This section is from the book "Experimental Cookery From The Chemical And Physical Standpoint", by Belle Lowe. Also available from Amazon: Experimental cookery.
Burns states, "Energy is the underlying cause of all changes in matter. This does not seem a very satisfactory definition, but, so far, it is the only one possible. . . . Energy, then, is that which produces an effect on our senses." It is measured by its power to do work.
Energy in some form is often applied to the materials used for food products. This energy may be electrical, mechanical, or in the form of heat.
An electric current passed through a food may be used to cook it. Very interesting experiments are being carried out along this line of work by the Household Equipment Department at Iowa State College. One of the striking results is the very short time required to cook the food. The passage of an electric current is used by some companies to pasteurize milk and by some to sterilize fruit juices.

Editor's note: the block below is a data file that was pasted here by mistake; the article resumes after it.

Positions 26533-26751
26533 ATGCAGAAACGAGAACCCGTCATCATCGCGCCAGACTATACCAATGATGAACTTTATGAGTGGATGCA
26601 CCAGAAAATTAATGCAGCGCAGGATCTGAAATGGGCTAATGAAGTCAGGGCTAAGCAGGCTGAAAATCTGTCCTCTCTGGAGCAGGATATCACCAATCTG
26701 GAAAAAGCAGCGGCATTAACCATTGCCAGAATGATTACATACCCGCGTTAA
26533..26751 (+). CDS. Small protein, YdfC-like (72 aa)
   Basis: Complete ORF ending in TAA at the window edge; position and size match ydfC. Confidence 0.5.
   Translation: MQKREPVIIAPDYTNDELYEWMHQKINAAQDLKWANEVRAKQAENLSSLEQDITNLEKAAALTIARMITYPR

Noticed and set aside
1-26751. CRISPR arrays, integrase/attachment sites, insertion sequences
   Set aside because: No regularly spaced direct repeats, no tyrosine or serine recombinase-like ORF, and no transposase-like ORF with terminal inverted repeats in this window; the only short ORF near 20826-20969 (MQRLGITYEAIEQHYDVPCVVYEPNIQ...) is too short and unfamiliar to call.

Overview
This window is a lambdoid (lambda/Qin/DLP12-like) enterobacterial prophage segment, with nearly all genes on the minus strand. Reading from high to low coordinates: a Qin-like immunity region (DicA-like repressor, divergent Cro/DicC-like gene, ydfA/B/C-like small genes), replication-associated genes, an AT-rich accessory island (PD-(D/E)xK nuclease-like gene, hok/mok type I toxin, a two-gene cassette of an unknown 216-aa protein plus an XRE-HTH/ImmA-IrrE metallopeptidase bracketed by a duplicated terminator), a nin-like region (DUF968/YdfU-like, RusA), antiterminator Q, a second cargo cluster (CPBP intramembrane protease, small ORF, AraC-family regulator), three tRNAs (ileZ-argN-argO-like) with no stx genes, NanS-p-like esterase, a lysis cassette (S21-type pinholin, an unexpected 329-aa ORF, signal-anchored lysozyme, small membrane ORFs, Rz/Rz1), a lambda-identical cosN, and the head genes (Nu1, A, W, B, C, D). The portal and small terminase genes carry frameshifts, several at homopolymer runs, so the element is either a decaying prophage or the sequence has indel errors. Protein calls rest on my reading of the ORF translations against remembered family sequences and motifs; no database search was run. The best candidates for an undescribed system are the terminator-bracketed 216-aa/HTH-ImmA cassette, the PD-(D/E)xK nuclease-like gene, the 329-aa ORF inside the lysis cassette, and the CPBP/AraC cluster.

Mechanical energy is used to beat, stir, fold, knead, or grind food.
The frequency of application of heat to foods does not need to be mentioned, for this is what the term to cook means. Foods may be cooked by radiant heat; or by transmission of the heat by conduction, i.e., from particle to particle; or by convection, which is the diffusion of heat through a gas or liquid by movement of the gas or liquid particles. A combination of these methods may be used to transmit the heat. Oven cooking employs all three.